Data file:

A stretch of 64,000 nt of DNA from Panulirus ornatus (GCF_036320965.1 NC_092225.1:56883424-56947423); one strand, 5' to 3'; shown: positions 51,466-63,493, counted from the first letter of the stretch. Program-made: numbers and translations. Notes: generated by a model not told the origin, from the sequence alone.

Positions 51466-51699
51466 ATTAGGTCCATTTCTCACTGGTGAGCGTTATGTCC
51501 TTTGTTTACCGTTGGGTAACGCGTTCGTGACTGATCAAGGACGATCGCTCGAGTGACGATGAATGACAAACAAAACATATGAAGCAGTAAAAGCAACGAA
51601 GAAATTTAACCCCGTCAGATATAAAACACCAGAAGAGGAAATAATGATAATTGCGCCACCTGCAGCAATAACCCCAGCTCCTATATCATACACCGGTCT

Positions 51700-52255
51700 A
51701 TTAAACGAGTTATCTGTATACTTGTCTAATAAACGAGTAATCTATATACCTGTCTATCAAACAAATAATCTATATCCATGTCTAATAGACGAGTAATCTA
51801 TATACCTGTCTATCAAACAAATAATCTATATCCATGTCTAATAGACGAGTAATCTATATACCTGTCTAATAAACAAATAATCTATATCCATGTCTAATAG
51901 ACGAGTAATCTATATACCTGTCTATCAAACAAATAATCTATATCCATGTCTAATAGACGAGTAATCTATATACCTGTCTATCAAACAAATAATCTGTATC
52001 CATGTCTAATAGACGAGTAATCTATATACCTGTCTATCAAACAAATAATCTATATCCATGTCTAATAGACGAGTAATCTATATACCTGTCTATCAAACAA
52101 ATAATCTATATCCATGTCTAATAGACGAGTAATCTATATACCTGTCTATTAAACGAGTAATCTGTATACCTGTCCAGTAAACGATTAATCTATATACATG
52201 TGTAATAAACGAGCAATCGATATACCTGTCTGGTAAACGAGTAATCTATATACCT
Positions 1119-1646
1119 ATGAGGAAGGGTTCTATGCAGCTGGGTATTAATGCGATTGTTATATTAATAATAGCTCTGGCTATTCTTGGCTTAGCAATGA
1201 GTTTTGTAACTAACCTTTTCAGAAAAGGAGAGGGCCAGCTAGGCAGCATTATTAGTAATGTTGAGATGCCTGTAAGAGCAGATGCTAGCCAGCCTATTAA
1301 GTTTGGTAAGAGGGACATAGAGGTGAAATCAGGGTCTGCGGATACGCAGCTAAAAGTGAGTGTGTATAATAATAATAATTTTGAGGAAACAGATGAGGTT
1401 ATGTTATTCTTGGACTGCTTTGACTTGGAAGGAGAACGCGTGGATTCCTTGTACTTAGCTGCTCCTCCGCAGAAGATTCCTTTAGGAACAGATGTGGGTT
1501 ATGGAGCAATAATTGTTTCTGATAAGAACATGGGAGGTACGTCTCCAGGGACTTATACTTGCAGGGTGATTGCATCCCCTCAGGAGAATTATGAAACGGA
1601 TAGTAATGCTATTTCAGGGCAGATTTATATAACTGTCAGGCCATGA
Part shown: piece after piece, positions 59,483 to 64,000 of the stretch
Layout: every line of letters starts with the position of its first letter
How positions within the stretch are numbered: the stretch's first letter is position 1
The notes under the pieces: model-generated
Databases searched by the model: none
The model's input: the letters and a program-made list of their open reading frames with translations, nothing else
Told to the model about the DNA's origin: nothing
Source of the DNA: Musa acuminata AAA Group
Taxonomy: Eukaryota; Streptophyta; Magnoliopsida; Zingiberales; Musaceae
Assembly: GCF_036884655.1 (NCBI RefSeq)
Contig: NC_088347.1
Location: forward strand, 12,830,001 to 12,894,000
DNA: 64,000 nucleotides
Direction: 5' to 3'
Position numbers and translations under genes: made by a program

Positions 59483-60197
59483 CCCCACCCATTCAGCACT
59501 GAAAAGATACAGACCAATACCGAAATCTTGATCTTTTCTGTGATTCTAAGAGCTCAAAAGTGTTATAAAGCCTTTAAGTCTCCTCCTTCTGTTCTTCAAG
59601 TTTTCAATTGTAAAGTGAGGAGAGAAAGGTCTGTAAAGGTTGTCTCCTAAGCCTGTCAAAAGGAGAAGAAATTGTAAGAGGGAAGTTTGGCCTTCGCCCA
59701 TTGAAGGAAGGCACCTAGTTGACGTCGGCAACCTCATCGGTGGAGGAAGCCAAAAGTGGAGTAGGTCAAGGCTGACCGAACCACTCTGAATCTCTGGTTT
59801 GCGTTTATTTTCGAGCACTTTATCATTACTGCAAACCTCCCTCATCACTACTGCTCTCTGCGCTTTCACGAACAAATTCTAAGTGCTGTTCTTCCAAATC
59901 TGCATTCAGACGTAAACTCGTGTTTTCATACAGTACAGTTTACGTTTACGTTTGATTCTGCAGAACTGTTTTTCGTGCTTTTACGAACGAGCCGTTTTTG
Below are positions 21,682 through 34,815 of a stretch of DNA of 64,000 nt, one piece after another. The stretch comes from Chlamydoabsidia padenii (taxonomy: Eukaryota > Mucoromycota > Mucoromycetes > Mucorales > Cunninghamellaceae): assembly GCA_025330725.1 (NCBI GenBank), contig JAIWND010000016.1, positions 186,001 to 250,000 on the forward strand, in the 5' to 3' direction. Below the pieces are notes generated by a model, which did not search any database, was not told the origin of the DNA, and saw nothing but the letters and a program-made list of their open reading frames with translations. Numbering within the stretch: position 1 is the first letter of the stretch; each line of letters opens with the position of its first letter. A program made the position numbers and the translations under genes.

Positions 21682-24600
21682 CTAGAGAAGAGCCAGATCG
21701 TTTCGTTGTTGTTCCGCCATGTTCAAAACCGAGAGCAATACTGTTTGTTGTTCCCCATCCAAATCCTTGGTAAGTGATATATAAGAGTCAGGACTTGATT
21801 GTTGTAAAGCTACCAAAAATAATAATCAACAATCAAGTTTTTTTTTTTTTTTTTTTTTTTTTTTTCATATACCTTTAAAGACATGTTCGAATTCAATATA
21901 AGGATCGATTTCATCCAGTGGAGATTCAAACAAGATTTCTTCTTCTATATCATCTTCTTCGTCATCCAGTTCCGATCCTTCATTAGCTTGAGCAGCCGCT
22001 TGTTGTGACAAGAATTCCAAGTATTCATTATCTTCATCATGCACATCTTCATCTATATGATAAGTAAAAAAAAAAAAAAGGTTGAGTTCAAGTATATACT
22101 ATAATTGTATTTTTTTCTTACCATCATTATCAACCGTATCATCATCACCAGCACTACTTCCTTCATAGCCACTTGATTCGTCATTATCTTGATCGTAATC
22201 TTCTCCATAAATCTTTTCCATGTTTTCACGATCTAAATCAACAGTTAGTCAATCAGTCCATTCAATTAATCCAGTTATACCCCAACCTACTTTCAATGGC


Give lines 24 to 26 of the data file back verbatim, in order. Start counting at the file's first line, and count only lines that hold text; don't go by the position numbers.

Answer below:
The notes under the pieces: model-generated
Databases searched by the model: none
The model's input: the letters and a program-made list of their open reading frames with translations, nothing else